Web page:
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My understanding of the cryptanalysis of AES, is based on what I've read on Wikipedia and my intuition, I have nothing but self-taught education on the subject.

So I want you to imagine: I have only TWO blocks of 128-bit cipher text.

The input was 256bits, we did not use any padding, we also ignored IVs and Salts, when implementing our "demonstration of Rijndael". Finally and most importantly, the two blocks of cipher text, are different by just one bit (in an arbitrary space), however: When presented with the two 128-bit blocks (and just a 128-bit key, both in same), we can come under two conditions:

Condition one: We know none of the weaknesses and similar plain-texts in these two blocks, I just mentioned, how easily could we discover it?

Condition two: We know everything I just mentioned above, apart from which bit is flipped and what the two plain texts and the key (let's keep it simple and make the key, only 128 bits). Can we discover much here? How do we go about it?

I said in the title, this is about "practical attacks", I don't know if even with all these conditions knowingly been met, there is much we can do, however since we've used Rijndael, so grossly incorrectly, I assume we're on our way to be able to deduce some information... In which of either, both or none, does an "attacker" learn anything about these two blocks, they weren't told?

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  • $\begingroup$ This is actually how CTR mode works, where a series of very similar plaintexts are encrypted, to generate an output. In this case, the output, even knowing the inputs only differ by 1 bit (and we may have thousands) still appears cryptographically pseudorandom, even if the attacker also knows the nonce, and not just the counter $\endgroup$ – Richie Frame Jan 15 '16 at 20:49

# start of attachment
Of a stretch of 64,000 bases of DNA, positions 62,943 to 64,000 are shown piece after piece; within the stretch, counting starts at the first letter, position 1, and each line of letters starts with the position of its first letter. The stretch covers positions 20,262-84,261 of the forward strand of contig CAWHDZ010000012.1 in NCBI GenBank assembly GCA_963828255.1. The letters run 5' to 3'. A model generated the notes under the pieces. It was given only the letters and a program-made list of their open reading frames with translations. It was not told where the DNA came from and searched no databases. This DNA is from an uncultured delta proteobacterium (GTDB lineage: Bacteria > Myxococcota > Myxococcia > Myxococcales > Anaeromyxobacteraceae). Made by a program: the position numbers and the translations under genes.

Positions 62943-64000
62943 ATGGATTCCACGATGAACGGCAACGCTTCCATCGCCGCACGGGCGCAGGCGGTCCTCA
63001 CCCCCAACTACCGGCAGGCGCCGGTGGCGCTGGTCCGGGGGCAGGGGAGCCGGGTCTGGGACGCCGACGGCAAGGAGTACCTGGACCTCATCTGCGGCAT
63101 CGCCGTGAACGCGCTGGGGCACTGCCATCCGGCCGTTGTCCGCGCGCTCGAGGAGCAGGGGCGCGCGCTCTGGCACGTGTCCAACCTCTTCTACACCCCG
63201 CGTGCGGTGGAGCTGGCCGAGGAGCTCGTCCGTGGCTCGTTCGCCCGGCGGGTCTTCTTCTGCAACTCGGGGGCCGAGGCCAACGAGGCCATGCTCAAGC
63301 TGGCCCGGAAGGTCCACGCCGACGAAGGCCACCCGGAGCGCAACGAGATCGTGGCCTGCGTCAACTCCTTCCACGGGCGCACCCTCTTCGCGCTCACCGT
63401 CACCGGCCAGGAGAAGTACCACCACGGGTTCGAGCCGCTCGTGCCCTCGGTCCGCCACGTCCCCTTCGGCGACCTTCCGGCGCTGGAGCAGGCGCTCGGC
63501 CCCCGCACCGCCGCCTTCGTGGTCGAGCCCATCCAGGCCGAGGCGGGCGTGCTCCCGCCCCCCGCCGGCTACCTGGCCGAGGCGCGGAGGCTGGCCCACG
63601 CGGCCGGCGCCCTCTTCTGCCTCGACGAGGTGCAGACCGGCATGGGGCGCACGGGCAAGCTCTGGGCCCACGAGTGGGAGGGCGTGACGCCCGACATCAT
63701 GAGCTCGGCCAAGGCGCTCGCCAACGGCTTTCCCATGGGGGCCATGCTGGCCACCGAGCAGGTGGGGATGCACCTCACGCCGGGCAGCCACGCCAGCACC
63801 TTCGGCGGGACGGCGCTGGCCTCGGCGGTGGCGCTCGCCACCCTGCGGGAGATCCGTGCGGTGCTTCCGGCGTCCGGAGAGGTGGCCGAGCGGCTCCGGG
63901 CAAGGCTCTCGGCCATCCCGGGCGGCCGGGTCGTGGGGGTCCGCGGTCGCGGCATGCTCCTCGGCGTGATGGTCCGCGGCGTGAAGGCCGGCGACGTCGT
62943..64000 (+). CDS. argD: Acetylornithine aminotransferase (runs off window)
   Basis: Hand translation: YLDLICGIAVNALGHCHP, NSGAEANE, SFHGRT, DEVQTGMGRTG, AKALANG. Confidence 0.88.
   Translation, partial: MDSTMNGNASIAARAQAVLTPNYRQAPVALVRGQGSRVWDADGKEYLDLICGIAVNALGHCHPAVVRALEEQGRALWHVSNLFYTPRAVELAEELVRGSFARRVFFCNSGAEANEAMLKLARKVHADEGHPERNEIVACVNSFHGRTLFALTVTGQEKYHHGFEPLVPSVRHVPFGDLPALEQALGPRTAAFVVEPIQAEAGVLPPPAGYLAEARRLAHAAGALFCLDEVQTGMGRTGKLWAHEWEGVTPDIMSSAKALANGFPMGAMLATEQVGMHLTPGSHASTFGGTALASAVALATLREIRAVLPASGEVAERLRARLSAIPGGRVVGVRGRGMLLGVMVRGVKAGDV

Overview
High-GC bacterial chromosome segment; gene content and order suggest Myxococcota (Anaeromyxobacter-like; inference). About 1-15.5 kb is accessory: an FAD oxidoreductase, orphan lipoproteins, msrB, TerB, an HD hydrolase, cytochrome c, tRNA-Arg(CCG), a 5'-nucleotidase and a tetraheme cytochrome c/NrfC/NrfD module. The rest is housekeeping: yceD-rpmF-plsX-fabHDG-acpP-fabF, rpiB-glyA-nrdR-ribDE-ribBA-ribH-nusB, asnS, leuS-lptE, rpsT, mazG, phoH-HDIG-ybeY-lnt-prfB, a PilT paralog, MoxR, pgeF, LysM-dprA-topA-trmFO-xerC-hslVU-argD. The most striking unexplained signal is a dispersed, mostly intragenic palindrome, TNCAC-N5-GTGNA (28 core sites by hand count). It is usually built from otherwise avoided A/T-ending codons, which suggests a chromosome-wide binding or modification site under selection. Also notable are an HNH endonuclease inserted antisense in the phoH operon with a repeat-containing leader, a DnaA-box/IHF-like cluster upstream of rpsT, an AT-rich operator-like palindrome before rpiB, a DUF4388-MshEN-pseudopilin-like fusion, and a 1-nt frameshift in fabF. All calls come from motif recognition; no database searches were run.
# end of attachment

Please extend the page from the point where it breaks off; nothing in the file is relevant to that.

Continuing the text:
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What you're describing is a ciphertext-only attack on AES.
No, there's no (known) ciphertext-only attack on AES.

Condition one: We know none of the weaknesses and similar plain-texts in these two blocks, I just mentioned, how easily could we discover it?

By the lack of an transmitted IV, an attacker can learn whether the two messages are equal and that no IV was used. He can't learn anything else about the relationship of the plain texts without actually brute-forcing the key.

Condition two: We know everything I just mentioned above, apart from which bit is flipped and what the two plain texts and the key (let's keep it simple and make the key, only 128 bits). Can we discover much here? How do we go about it?

You can't learn anything about the plain texts you didn't already know without brute-forcing the key.

...since we've used Rijndael, so grossly incorrectly...

We have indeed, yes, however more advanced defensive measures (i.e. use of authenticated encryption and IVs) mainly protects you from more advanced attack scenarios, where the attacker can actually decrypt and encrypt arbitrary data under the challenged key to distinguish unknown plain texts.
The scenario you give however is even safe when using ECB mode, which are you doing. ECB mode is safe as long as all plain texts (under a given key) are different, your messages are different so they are secure. The only thing you can tell by observing ECB encrypted data is whether one block equals the other.

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  • $\begingroup$ ECB mode does allow information to be leaked, see The Penguin. If there is repeated data within a single message information can be gained. $\endgroup$ – zaph Jan 15 '16 at 15:48
  • $\begingroup$ Assuming you're right, your answer confirms my suspicions :-)... I could have asked a broader question about at how many blocks of Rijndael used this way does it take before we can we gather any info (related-text-attack, in this case) but I wanted to keep it easy to answer, thanks @SEJPM and at squeamish ossifrage for correcting some small errors in the question. $\endgroup$ – Iam Nick Jan 15 '16 at 16:01
  • $\begingroup$ @zaph, yeah I was aware, which is why I said, "we change one bit", meaning the two plain-texts must be different and thus would be the cipher-texts... Nice demonstration with the penguin image though, as additional info about why not to use ECB-mode. $\endgroup$ – Iam Nick Jan 15 '16 at 16:37
  • $\begingroup$ My comment was directed toward the answer and the general statement about ECB mode in the last sentence. $\endgroup$ – zaph Jan 15 '16 at 16:43
  • $\begingroup$ @zaph, indeed if data is repeated (i.e. if plain text blocks are equal) you can see block patterns. However a whole 16-byte block needs to be repeated in order to get the same cipher text block and observe the repetition. Random ECB link $\endgroup$ – SEJPM Jan 15 '16 at 19:22

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